Be it the rhythm of a light whisk or the pounding of the dough, or even the sizzle of spices in hot oil, their subtle and straightforward video format with no voice-over, has the potential to defy time and space.
Much like the click of Goopy Gyne Bagha Byne’s magic slippers, these videos with their soft traditional Bengali background score amid the ambient audio can transport you right into their kitchen, in a matter of seconds!
“Food takes centre stage in our videos. We don’t think we have the personality to pull off being on screen!” laugh Insiya and Saptarshi.
After having inspired lakhs of people with their recipes, the couple quit their jobs and finally moved back home, three months ago, to be in the city which was and is the centre of their project.
“Bong Eats is one of my most favourite channels on YouTube. The quality of the videos is phenomenal, and like many other have pointed out, no one else does Bengali cooking with the passion and accuracy that they do,” says Gayatri Mishra, an ardent follower of the channel.
Saiqua Sultan, another admirer, adds, “The simplicity and the soft traditional music of the region is what that fascinates me the most. Their videos, unlike others, are not over-the-top. They are real and honest.”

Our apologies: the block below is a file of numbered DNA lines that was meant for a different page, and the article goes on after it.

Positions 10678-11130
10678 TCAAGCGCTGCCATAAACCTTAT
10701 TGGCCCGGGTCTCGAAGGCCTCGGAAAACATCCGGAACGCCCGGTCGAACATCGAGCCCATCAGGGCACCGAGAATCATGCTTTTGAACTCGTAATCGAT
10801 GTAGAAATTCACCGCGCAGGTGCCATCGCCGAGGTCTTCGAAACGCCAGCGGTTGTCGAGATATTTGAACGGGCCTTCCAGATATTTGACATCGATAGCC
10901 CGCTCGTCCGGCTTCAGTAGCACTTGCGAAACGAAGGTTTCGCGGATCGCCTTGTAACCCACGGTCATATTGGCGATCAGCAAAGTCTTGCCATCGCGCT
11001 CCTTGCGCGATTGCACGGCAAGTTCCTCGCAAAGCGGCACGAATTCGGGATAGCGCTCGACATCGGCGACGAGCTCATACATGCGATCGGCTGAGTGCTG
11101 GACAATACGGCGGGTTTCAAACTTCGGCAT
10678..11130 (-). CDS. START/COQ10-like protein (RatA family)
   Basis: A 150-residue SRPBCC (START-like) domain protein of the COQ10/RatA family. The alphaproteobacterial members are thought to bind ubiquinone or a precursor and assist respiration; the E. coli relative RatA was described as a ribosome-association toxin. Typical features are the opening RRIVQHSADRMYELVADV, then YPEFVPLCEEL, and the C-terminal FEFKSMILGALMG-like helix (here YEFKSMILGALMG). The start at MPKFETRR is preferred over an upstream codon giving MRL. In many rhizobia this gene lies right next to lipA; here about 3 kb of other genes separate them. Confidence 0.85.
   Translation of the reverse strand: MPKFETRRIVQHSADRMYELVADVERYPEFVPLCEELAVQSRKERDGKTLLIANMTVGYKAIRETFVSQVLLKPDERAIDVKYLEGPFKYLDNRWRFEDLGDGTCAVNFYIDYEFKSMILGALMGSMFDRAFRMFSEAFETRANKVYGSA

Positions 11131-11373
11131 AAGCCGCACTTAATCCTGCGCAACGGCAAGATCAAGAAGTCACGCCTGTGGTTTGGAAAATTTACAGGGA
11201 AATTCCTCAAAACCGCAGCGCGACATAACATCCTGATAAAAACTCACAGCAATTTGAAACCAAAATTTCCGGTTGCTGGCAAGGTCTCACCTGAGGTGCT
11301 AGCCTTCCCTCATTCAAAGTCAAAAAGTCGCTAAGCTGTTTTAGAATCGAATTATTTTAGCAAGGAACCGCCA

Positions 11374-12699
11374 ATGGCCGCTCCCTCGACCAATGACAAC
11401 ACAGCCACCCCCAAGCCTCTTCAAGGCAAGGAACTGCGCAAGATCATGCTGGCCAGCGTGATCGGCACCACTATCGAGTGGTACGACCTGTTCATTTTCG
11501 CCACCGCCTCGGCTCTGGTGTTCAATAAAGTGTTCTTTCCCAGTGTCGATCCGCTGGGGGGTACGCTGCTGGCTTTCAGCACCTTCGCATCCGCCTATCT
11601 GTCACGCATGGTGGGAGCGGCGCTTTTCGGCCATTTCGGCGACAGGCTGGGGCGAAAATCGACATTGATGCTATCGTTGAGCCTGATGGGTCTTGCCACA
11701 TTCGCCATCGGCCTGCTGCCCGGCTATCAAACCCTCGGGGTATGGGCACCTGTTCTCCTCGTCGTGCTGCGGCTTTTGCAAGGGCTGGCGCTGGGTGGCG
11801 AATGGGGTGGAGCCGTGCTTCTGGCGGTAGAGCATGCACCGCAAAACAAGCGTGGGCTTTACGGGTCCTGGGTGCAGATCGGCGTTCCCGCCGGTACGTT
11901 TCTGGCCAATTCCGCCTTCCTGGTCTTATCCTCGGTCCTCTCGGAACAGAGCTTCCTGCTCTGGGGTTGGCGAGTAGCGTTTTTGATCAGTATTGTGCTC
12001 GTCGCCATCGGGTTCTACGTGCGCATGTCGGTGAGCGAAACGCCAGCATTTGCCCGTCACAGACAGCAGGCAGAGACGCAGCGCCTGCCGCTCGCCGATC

“Cooking abroad was never a problem, but when we do it back home, the experience is always better in terms of the produce, the ingredients and the guidance,” says Saptarshi, who, after a lot of reflection, picks Mutton Biryani to be one of his most favourite dishes.
For Insiya, the answer comes easy—”Dimer Jhol and bhaat (egg curry and steamed rice)!”
Back in Kolkata, their attempt to demystify Bengali cuisine is about to touch newer heights they say. Busy with preparations for Durga Pujo, they suggest that the next few videos might include more outdoor ventures of discovering and replicating iconic dishes in the city.
Check out their recent Nizam’s style Mutton roll recipe, here:
The two conclude the conversation, saying, “Rather than eating elaborate dishes like chingri malaikari, kosha mangsho or polao in restaurants on weekends; we want more people from our generation to cook simple Bengali food like dal, bhaja, torkari or machh’er jhol at home every day!”
(Edited by Gayatri Mishra)